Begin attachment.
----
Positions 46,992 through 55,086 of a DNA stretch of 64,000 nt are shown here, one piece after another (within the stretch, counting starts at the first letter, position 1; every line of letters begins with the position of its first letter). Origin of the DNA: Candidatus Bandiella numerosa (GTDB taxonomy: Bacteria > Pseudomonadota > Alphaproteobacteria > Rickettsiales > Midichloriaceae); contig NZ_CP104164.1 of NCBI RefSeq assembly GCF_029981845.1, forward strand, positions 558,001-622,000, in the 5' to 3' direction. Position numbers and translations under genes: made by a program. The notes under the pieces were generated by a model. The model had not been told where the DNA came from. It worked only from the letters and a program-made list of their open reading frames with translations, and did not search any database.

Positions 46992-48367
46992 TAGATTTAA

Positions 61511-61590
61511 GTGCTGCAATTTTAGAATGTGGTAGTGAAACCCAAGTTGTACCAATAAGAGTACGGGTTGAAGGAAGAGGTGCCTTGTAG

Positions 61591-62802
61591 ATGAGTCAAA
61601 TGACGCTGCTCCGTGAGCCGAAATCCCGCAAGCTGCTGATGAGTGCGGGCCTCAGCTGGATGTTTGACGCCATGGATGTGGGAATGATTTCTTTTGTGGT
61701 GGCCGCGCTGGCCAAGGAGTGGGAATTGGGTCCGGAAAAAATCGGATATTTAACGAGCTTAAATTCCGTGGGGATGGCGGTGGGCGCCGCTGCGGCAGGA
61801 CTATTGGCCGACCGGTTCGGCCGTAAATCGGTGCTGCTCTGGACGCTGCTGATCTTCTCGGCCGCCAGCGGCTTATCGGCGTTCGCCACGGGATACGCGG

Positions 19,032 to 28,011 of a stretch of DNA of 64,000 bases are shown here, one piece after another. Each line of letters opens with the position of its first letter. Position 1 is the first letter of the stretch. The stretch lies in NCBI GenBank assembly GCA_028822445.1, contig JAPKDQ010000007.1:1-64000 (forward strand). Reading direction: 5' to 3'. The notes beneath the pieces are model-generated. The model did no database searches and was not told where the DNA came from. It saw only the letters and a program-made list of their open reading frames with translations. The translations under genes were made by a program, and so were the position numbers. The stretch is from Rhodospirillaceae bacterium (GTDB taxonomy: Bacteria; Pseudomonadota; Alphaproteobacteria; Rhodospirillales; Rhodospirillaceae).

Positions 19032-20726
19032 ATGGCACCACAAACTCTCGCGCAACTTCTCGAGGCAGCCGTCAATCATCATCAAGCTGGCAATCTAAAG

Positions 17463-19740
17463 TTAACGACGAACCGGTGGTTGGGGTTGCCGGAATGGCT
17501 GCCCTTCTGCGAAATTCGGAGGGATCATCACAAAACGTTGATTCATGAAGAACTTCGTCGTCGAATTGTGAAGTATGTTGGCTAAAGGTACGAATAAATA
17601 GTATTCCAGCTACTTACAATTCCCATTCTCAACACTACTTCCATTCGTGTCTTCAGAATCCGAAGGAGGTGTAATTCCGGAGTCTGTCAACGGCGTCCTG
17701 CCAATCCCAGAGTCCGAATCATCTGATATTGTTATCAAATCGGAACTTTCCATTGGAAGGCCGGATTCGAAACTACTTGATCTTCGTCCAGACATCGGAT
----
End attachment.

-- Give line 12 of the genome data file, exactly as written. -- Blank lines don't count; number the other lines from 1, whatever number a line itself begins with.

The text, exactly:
Positions 19032-20726